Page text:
Chronic Inflammation

Over the last 20 years, careful research has revealed that chronic inflammation and oxidative tissue damage caused a broad spectrum of diseases that affect western populations. Inflammation is essential for good health, but there is another side to this severe mechanism. Lifestyle choices such as daily activity and sleep habits can all play a role in how chronic inflammation manifests. According to William Davis, MD, a cardiologist and author, most modern people are boiling pots of information: hot, steamy, churning cauldrons of disordered chaotic inflammatory responses, much of them due to food choices that perform poorly for human dietary needs. Experts at Harvard Medical School confirm unchecked chronic inflammation plays a central role in some of the most challenging diseases. 

There are two forms of inflammation. Acute and chronic. 

  • Acute: flu, a sore throat related to cold, acute bronchitis, scratches on the skin or cuts, injury or trauma.
  • Chronic: untreated causes of acute inflammation, infection or injury, exposure to irritants like polluted air, heavy metals, industrial chemicals, and pesticides and autoimmune disorders such as lupus, rheumatoid arthritis, multiple sclerosis.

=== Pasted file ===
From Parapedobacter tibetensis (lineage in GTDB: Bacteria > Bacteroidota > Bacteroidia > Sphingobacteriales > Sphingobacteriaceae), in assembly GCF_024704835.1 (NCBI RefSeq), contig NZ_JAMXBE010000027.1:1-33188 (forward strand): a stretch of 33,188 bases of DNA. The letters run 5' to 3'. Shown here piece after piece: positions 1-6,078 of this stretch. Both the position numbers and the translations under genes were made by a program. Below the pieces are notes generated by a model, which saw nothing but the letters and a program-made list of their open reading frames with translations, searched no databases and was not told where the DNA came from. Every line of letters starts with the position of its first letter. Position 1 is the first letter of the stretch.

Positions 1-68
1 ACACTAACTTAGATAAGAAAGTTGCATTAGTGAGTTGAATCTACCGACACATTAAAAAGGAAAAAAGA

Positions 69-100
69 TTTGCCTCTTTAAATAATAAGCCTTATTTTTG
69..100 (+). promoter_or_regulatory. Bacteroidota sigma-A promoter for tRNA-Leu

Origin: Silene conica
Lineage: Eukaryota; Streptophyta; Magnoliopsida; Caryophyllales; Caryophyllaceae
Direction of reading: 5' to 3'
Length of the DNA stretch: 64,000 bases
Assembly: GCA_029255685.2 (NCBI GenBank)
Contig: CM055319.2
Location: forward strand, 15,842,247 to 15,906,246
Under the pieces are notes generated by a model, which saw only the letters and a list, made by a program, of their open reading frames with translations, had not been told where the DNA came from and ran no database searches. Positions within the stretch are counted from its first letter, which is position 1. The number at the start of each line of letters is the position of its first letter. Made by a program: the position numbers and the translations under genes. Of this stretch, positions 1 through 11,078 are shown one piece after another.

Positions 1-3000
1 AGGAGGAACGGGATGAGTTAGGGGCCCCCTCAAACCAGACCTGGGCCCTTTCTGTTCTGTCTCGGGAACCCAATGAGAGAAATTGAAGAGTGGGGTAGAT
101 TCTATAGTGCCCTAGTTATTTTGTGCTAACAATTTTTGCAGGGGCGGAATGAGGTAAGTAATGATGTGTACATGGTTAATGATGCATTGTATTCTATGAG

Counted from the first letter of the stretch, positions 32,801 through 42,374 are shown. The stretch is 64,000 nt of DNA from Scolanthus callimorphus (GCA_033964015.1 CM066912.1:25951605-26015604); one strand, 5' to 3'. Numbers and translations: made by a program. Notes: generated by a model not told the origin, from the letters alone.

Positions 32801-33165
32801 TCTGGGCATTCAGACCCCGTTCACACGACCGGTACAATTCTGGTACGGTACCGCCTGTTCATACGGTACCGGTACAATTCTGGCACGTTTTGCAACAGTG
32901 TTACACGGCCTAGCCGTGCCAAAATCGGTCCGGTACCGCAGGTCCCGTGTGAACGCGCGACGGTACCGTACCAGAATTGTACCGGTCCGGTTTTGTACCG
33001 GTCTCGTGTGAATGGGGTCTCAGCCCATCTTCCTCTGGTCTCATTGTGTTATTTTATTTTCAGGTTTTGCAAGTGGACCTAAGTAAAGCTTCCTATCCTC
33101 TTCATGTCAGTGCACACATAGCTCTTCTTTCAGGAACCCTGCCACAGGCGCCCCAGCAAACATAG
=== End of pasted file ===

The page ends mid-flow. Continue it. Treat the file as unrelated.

Some experts believe smoking, chronic stress, alcohol use and obesity contribute to chronic inflammation. Different factors can cause inflammation; diet and nutrition are common contributors. An anti-inflammatory diet that focuses on fresh fruits and vegetables, high-quality protein and healthy fats have considerable benefits.

Good anti-inflammatory habits include physical health, quality sleep, and stress management. For information on anti-inflammatory diet go to my blog for choices that you can make to help counter the effects of oxidative stress and inflammation.